July 27: Remember Beersheba

Read Genesis 46:1-30

Did they have him sit down when they told him the news?

All those years Jacob had mourned Joseph’s loss. All those years of bitter sorrow and lifeless surviving. The Bible says Jacob’s spirit revived (presumably after 20-some years) when he heard the news that his treasured son Joseph was alive. (See 45:27.) What happened then? Did he faint with shock? Were they afraid his heart might give out for the excitement? Did they confess their crimes to him right then and there? How long did he take to pack his bags? Can’t you just imagine his excitement with each step he took towards Egypt and his beloved son?

As he walked, did Jacob recall the promises God had given? How long had it been since Jacob had worshiped the God of his father, Isaac, the Lord of his father Abraham? I wonder if, as his spirit revived, Jacob remembered the Presence of God, the promise that God had given him so long ago at Beersheba, when he’d fled from Esau. (See Genesis 28.) Did his gut feel that pang as he recalled the words God had spoken in that place?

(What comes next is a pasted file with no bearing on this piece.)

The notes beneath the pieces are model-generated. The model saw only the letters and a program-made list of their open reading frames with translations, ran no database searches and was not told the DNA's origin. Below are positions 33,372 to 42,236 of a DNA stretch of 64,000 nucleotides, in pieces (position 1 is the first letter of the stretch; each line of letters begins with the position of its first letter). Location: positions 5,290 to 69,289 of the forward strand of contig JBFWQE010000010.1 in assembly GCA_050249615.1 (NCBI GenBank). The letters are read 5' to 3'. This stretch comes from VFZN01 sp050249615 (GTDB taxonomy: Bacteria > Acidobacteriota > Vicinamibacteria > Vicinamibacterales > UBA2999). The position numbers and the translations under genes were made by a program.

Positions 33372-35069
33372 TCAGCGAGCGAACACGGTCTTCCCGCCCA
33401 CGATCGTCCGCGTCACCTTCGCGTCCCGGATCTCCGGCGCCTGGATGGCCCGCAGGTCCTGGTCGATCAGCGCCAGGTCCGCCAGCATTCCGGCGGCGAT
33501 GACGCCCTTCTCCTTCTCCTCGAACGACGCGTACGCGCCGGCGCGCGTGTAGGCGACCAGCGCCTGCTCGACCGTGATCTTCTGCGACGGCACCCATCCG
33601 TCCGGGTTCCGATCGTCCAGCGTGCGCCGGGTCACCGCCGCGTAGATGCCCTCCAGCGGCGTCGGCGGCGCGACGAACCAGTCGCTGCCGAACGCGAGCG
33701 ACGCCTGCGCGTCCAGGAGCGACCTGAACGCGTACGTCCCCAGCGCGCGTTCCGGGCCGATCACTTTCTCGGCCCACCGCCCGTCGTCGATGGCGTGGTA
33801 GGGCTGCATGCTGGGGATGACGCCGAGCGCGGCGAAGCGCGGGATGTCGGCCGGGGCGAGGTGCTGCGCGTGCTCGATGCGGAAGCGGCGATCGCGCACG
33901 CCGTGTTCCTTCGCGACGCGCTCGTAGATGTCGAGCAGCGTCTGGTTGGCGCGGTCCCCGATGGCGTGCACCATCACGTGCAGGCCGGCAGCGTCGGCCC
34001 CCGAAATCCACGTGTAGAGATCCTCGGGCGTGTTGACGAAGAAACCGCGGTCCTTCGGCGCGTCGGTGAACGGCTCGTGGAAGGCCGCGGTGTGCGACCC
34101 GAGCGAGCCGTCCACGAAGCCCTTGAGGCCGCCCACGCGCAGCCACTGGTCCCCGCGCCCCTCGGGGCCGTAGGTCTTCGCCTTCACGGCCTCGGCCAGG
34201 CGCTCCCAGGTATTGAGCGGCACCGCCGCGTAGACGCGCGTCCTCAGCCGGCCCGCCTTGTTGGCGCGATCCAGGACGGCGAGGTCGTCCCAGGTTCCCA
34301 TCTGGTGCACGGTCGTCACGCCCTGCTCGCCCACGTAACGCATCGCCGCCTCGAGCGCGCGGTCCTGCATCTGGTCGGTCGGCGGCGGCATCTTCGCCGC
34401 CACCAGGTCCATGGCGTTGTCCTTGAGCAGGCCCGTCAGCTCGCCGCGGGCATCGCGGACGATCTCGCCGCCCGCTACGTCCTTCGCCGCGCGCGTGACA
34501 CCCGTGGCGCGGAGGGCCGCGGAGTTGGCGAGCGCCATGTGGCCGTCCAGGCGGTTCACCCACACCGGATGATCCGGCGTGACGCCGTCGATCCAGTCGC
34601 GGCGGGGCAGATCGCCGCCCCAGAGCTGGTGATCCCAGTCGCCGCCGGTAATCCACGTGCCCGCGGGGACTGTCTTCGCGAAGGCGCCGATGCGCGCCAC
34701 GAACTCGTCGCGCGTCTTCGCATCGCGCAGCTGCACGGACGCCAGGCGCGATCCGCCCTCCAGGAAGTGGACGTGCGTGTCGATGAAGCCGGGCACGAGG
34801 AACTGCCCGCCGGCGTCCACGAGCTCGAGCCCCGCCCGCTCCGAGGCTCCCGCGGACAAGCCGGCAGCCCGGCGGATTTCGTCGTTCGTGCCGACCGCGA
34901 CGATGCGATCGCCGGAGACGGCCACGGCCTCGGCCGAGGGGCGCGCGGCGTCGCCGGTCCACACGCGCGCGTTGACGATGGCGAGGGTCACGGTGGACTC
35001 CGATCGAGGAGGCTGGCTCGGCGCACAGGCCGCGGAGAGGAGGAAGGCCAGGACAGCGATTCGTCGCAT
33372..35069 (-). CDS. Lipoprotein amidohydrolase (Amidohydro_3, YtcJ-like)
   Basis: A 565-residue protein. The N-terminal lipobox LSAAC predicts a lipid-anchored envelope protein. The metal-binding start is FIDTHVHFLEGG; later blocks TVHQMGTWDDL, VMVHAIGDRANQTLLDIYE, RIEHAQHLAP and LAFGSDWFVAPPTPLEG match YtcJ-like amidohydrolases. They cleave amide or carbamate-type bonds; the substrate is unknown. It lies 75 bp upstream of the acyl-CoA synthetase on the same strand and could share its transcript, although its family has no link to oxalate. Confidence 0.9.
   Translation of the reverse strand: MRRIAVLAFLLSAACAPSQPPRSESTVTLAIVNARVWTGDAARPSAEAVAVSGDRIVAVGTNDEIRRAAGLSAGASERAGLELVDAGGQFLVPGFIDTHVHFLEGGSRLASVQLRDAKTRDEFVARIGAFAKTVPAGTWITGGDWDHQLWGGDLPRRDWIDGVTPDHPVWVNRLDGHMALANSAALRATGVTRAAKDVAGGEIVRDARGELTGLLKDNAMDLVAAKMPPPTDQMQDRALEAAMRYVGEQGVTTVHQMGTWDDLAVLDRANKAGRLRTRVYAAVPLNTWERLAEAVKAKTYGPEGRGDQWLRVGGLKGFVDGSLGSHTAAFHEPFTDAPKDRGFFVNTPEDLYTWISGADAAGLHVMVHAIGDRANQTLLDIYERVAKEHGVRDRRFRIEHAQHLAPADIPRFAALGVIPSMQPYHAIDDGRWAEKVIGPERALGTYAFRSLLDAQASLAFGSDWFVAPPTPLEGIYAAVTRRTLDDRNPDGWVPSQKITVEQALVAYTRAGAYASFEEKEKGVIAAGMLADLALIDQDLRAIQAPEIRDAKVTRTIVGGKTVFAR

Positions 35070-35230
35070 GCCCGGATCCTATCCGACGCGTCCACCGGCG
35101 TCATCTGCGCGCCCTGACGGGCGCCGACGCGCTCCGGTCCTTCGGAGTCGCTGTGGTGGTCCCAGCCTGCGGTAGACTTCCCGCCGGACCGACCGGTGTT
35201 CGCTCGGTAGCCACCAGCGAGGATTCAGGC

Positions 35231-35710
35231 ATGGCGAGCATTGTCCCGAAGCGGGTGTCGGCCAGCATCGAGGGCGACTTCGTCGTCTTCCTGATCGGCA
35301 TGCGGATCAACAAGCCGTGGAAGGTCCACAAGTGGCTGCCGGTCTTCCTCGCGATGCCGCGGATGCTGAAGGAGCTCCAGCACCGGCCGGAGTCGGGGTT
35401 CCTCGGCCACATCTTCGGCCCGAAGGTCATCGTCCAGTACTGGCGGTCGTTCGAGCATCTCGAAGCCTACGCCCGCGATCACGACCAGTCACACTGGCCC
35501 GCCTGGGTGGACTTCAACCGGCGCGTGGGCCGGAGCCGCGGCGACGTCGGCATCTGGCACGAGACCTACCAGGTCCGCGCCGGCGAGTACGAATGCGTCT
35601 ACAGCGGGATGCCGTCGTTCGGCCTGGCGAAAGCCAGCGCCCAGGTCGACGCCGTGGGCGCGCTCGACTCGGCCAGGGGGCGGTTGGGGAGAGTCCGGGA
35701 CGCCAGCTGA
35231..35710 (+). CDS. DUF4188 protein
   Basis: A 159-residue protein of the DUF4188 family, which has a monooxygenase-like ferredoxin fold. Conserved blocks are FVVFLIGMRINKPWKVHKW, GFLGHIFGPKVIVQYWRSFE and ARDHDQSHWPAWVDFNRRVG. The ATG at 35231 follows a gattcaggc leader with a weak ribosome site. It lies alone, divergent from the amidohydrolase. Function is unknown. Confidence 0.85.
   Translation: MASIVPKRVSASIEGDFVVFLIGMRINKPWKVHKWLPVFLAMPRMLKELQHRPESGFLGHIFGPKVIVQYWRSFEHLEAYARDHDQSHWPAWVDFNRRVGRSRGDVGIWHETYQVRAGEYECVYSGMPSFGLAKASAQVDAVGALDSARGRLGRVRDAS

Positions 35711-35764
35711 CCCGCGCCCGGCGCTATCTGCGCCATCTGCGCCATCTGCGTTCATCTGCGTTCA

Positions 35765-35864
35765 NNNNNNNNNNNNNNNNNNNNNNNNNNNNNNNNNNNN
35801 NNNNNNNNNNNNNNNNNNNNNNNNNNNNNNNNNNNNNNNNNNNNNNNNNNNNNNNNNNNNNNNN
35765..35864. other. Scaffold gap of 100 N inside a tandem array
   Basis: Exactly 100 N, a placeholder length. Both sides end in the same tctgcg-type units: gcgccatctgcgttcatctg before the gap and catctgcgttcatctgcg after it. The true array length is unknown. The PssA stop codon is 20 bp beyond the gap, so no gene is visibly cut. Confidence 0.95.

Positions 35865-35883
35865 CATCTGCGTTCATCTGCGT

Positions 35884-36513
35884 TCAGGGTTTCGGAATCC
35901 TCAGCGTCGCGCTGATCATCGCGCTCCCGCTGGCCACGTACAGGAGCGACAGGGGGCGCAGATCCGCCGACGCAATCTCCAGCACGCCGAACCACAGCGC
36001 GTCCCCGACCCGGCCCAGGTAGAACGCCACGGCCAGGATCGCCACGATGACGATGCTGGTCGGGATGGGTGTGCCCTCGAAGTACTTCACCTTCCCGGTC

“I will give you and your descendants the land on which you are lying” (Gen. 28:13).

Did Jacob wonder if by leaving this land, he was forsaking God’s promise? Did walking through Beersheba awaken his soul to remember God’s promise? When Jacob stopped in Beersheba, did he offer sacrifices akin to the sacrifice that his grandfather Abraham was ready to make when he bound up his beloved son Isaac? Did Jacob offer back to God the hope of seeing his own son again, even now after all these years of grief (v.1)?

Jacob’s willingness to follow God’s way even when it might have meant more loss for him paints a beautiful picture of trust. I believe that, after all these years, God had finally gotten Jacob to the place where he wanted the promise of God’s presence more than he wanted the return of Joseph.

Can you say the same? Maybe you’ve placed your hope in the promise of a new job, a spouse, a child. Are you willing, like Jacob was, to go through your own Beersheba and offer it to the One whose presence means more?

brw

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